You’ve moved out of your apartment, turned in the keys, and left the unit clean. You didn’t leave holes in the walls. You haven’t broken anything. You’ve given your old landlord your new address, expecting the landlord to mail you a check. Weeks go by and you haven’t heard anything from the former landlord.
The landlord may owe the full rental deposit paid years earlier at the time of move-in. Even more, an Arizona landlord may owe three times the original deposit amount. What steps can a tenant take in this circumstance?
If an Arizona landlord does not return the full rental deposit shortly after the tenant moves out, a tenant can ask the landlord for an explanation. Specifically, the tenant can ask the landlord to itemize everything that the landlord is refusing to pay back. For example, the landlord might withhold a portion of the security deposit to make up for a previous month’s unpaid rent, to pay for repairs, or to pay for cleaning. When conflict arises between landlord and tenant, it’s always best to put things in writing. It’s best to ask for an itemization in a letter, text message, or email – not a phone call.
If the landlord provides a full 100% refund within about 20 days of receiving the tenant’s request, all is good. The landlord has fulfilled their obligation. But if a landlord doesn’t respond within those 20 days, there is a problem. Also, if a landlord provides a partial reimbursement and fails to explain why they are not returning the full amount, there is a problem. In that scenario, a tenant can demand a full refund of the security deposit even if the tenant left behind damages. Even if the landlord had unpaid rent from previous months. In fact, a tenant might also be able to demand three times the unreimbursed deposit amount in these situations. For example, if a landlord refuses to refund any of the deposit and fails to give an itemization within the 20 days, the tenant may be entitled to three times the original deposit amount.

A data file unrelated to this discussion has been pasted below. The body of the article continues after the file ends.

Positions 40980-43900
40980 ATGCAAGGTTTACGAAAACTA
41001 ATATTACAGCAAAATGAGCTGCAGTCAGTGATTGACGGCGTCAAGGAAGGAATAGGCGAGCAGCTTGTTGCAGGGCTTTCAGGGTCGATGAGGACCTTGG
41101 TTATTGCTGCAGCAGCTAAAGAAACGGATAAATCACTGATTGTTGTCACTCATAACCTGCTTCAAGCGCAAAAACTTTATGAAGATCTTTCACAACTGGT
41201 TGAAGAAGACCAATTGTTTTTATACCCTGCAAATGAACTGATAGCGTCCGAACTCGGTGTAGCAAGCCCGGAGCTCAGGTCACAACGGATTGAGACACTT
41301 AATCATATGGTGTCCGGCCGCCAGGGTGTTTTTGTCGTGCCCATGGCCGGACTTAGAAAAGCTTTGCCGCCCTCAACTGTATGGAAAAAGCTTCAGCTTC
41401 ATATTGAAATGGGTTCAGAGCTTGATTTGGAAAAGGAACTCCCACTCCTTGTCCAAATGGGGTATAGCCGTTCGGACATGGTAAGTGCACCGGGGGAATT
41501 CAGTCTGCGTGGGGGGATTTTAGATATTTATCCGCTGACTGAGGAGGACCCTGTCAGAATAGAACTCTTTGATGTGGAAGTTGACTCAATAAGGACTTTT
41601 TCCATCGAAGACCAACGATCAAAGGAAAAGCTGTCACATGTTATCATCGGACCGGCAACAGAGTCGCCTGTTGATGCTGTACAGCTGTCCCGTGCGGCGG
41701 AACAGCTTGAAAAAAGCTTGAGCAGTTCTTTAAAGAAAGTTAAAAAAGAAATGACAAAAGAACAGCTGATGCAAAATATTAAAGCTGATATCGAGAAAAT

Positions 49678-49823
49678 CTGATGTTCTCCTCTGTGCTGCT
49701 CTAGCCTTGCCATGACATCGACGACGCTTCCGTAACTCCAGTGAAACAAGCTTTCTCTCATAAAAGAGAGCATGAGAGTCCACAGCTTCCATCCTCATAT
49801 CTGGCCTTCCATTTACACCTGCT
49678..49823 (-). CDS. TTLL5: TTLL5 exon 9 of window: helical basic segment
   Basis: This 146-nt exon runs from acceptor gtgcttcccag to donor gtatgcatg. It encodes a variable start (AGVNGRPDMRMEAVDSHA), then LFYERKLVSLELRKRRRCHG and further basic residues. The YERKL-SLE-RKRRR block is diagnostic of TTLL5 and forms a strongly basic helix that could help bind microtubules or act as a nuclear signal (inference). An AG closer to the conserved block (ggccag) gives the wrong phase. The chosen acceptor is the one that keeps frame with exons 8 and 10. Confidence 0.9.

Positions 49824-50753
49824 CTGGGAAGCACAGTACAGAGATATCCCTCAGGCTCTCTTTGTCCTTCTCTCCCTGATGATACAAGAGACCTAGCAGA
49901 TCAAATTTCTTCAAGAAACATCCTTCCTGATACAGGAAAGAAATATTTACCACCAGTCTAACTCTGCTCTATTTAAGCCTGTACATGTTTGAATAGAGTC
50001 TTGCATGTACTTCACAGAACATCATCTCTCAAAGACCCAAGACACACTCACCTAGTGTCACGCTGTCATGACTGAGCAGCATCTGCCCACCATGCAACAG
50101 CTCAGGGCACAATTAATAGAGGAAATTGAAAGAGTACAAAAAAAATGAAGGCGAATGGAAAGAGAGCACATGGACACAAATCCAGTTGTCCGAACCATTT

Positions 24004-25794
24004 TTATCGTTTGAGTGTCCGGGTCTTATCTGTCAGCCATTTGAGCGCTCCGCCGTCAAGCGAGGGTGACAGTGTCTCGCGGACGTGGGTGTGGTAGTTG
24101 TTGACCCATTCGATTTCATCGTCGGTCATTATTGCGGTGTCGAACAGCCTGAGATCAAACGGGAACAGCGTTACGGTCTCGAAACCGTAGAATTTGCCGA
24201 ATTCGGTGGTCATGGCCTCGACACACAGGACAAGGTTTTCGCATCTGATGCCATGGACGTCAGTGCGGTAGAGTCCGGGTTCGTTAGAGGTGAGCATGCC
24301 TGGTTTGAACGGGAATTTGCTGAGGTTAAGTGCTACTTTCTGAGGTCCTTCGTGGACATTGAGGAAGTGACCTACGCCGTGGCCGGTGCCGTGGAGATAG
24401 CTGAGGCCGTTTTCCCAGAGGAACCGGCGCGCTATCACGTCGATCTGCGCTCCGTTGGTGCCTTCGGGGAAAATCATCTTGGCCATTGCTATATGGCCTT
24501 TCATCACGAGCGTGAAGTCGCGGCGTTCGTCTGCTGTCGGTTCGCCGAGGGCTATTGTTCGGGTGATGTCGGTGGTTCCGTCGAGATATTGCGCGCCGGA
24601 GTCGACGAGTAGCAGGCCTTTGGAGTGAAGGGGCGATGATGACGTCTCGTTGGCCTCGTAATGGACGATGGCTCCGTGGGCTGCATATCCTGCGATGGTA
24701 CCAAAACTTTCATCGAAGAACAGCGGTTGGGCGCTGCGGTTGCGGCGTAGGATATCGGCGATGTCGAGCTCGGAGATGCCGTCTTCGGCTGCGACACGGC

If a landlord responds within 20 days and provides an itemization, the tenant should carefully review the itemization. The tenant can dispute some (or all) of the itemized things within 60 days. What should the tenant look for in the landlord’s itemization? Landlords often claim that they are entitled to retain the deposit for things like replacing carpet in the entire unit or re-painting every wall. Depending on the situation, this might be excessive. For example, a few nail holes on the living room walls does not justify repainting the entire apartment. Also, a landlord cannot deduct for “normal wear and tear.” For more information about what is (and is not) normal wear and tear, read here.
Not all rental deposits are refundable. In Arizona, a landlord can require a non-refundable deposit. A non-refundable deposit means that even if the tenant did not damage anything, the landlord can still keep a certain portion of the deposit. If the landlord has done this, it will say so in the lease. If the lease is unclear about whether a deposit amount is